|Burglary/breaking and entering||42||30||71.4||5||11.9||4||9.5||3||7.1|
|Administration of Justice offenses||1,010||719||71.2||144||14.3||134||13.3||13||1.3|
|Food & drug||77||55||71.4||10||13.0||11||14.3||1||1.3|
|Other miscellaneous offenses||727||592||81.4||68||9.4||58||8.0||9||1.2|
|Note: Of the 64,366 cases, 5,943 were excluded due to one or both of the following reasons: missing primary offense (393) or missing/inapplicable departure information (5,682).|
offenses—and also variably by category of offense. In 2002 the two highest categories under guidelines were simple possession of drugs (95.2% under guideline) and embezzlement (87.5%). The lowest category by far was related to antitrust violations (31.3%). Those charged with antitrust violations were most likely to get lower sentences for cooperating with prosecutors; those charged with manslaughter were the most likely to get higher than guideline sentences for unusual violence.
Blakely v. Washington and United States v. Booker
U.S. Supreme Court decisions in 2004 and 2005 have modified sentencing guidelines. In 2004 the Supreme Court ruled in Blakely v. Washington that a state judge cannot impose a longer sentence when the basis for such an enhanced sentence was neither admitted to by the subject nor found by a jury. In the Blakely case the subject admitted to kidnapping his estranged wife. The maximum sentence for the crime was fifty-three months in prison, but the judge imposed a sentence of ninety months after determining that the subject had acted with deliberate cruelty, a factor that under existing statutes allowed a longer sentence. However, the charge of deliberate cruelty had not been part of the subject's plea, and it had not been determined by a jury. The Supreme Court found that the Sixth Amendment right to a trial by jury had thus been violated. The Blakely ruling means that only facts proved to a jury can justify an enhanced sentence.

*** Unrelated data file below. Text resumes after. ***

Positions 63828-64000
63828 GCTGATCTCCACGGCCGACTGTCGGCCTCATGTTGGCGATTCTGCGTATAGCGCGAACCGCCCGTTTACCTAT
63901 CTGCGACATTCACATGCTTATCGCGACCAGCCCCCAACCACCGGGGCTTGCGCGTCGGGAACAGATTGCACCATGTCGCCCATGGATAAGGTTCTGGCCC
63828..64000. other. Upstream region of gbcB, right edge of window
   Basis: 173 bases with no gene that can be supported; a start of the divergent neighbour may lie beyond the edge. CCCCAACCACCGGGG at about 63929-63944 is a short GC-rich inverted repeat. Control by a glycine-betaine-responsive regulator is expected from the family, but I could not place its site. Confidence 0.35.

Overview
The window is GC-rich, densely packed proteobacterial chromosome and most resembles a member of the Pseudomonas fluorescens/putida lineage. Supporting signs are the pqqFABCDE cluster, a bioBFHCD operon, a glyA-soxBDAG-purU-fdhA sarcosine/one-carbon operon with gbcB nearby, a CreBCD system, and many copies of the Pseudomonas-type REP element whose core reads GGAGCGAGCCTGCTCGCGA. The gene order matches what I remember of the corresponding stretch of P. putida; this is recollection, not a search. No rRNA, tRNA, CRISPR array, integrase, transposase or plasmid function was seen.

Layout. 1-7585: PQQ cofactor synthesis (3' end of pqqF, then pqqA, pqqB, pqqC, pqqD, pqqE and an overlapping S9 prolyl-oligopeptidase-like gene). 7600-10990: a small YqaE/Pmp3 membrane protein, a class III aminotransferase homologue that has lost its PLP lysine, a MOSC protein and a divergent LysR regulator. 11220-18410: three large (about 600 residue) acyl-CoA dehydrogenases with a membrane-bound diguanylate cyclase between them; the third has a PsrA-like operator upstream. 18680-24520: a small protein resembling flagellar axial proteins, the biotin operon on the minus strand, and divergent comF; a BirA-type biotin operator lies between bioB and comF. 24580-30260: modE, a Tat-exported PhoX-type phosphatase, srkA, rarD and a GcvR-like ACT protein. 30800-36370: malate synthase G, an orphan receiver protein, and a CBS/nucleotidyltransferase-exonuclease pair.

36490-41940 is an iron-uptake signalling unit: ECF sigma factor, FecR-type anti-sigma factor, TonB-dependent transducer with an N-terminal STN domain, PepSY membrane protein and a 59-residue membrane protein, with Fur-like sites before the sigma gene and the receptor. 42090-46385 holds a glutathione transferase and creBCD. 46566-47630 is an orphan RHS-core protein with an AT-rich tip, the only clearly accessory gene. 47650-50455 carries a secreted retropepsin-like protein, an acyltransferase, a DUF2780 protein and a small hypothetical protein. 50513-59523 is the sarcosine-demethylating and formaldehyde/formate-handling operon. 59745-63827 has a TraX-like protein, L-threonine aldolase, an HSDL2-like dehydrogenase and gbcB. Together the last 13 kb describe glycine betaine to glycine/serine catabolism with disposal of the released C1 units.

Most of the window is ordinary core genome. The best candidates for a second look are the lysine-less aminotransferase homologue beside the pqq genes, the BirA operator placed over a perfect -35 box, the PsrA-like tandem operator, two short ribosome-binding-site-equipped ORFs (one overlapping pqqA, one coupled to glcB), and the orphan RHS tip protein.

A related ruling occurred in January 2005 with United States v. Booker. In this case the subject had been charged with possession with intent to distribute 50 grams of crack cocaine, a crime for which the federal sentencing guidelines set a twenty-one-year, ten-month sentence. But the judge later determined that the subject had possessed 92 grams of crack cocaine and had obstructed justice as well. Because of these additional offenses, the judge sentenced Booker to thirty years in prison. In language similar to the Blakely ruling, the U.S. Supreme Court ruled that federal judges cannot determine facts that are used to increase a defendant's punishment beyond what is authorized by a jury verdict or the defendant's own admissions. In addition, the court ruled that federal sentencing guidelines should be considered, but judges are not required to follow them. The legal impact of these two decisions is still being worked out in the courts.